Battery eggs ban in 5 years

Cruel cages will be ditched

By Mike Swain, Science Editor 10/11/2007
The Mirror

Eggs laid by battery hens crammed into tiny cages will be banned by 2012.

Compassion in World Farming, which has campaigned tirelessly to stop the cruel practice involving 20million chickens, was delighted with the EU's decision to outlaw it.

Its chief executive Phil Lymbery said: "Keeping hens in battery cages is simply one of the cruellest of modern farming practices."

It had been feared the EU ruling to phase out the cages - no bigger than an A4 piece of paper - would be delayed amid objections from Eastern Europe, France and Spain.

But Farming Minister Lord Rooker told an industry conference that battery egg production would be banned in Britain.

Mr Lymbery said: "British consumers don't want eggs from battery cages, as seen by the growing numbers spending more on free range eggs and the Government is supporting that view."

The average Briton eats 172 eggs a year and the industry is worth £550million.

Around 63 per cent of eggs sold come from battery cages. But Marks & Spencer no longer stocks eggs laid by battery hens. Morrisons will stop selling them by 2010 and Sainsbury's by 2012. Tesco and Asda have not yet made a firm commitment.

The Environment Department yesterday confirmed the decision to ban battery farming. Hens will instead get "enriched" larger cages with nesting boxes and a perch.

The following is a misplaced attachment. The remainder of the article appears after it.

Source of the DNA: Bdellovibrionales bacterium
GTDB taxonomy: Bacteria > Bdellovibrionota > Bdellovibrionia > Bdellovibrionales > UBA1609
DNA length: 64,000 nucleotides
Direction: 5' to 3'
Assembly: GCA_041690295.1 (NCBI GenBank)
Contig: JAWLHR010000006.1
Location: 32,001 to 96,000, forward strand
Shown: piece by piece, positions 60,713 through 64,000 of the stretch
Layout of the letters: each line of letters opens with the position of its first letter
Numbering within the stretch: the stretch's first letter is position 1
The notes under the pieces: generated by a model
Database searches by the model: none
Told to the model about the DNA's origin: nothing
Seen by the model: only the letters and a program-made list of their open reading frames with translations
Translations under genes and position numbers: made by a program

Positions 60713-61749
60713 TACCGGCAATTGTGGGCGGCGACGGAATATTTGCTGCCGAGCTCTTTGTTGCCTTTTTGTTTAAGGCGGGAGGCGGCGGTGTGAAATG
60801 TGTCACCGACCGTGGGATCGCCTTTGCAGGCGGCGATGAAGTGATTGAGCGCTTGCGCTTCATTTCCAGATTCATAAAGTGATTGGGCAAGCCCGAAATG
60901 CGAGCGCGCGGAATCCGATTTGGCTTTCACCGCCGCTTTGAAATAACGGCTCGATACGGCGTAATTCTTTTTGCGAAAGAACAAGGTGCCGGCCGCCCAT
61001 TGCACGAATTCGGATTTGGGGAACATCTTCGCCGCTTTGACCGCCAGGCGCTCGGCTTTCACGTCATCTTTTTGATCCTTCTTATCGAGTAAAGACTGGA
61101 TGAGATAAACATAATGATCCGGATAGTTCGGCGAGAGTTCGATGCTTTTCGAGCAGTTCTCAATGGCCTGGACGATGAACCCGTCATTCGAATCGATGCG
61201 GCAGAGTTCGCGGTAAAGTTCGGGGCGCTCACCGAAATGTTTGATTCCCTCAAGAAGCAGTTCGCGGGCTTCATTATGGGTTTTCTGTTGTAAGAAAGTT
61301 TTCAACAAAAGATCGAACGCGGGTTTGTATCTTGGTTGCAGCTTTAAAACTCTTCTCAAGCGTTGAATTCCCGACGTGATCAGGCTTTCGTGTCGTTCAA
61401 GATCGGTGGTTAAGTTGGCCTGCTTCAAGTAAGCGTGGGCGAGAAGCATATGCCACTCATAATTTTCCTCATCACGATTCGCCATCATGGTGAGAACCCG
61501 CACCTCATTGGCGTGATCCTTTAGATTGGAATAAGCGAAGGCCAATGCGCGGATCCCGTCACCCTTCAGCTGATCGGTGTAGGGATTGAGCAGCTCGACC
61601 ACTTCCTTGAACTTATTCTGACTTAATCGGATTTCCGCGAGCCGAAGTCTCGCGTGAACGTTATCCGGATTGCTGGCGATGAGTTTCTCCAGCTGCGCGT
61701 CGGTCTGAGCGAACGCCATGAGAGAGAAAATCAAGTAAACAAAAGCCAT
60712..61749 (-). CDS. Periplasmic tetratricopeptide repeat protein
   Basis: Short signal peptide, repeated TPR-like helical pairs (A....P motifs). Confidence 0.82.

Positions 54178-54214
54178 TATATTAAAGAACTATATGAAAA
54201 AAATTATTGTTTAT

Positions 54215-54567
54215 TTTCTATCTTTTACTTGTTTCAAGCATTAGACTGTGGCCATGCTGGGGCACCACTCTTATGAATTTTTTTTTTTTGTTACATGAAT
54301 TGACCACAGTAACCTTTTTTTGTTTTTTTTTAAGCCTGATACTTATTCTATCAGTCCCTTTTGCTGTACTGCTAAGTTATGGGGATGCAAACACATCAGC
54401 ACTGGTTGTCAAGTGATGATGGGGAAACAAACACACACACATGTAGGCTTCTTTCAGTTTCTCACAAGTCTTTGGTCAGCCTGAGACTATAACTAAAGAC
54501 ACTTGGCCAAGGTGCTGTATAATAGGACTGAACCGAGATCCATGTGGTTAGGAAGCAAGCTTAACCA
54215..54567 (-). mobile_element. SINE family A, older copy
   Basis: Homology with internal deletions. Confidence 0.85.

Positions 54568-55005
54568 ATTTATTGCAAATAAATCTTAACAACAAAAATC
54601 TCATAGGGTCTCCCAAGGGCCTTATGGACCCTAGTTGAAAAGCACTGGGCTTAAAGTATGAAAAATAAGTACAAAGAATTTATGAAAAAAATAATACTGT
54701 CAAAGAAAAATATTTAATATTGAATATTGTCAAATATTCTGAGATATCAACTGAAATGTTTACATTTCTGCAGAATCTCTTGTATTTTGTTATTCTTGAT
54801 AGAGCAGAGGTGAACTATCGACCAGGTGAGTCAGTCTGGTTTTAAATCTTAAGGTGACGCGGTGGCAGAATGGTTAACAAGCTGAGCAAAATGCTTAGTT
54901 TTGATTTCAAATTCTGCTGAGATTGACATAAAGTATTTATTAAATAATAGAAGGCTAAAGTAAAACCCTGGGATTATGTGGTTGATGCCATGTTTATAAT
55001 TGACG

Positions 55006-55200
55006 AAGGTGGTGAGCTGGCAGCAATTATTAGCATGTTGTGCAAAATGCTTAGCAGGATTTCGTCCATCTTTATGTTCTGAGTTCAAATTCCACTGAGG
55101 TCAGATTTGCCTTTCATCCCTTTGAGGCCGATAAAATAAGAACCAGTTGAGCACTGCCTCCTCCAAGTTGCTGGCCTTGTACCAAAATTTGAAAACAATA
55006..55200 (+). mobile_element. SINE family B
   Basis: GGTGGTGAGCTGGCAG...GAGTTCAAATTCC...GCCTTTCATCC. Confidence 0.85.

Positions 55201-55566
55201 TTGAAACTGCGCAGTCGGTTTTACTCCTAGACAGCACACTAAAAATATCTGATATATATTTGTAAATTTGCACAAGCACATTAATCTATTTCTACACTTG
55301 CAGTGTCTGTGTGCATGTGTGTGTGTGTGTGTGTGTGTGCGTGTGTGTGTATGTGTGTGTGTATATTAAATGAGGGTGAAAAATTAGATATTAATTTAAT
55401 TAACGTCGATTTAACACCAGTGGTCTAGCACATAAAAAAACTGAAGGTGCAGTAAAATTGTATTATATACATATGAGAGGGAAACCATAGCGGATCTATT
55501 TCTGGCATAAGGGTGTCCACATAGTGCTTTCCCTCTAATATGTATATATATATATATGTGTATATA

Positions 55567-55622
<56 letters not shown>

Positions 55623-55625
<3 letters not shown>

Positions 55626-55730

Defra said: "UK law stipulates that conventional cages for laying hens will be banned from 2012, in line with the EU directive and there are no plans to change that.

"We recognise the concerns of the industry and we will work closely with them to ensure that the practicalities of complying with this ban are dealt with."

Mr Lymbery said: "The Government is leading the way in - animal welfare."

The Egg Information Service said producers would be happy as long as other EU countries kept to the ban. It added: "All we are asking for is a level playing field."


We eat 26million eggs in the UK every day.

To be called free range birds must have continual access to the outdoors.

Sainsbury's sells about 450million free range eggs a year.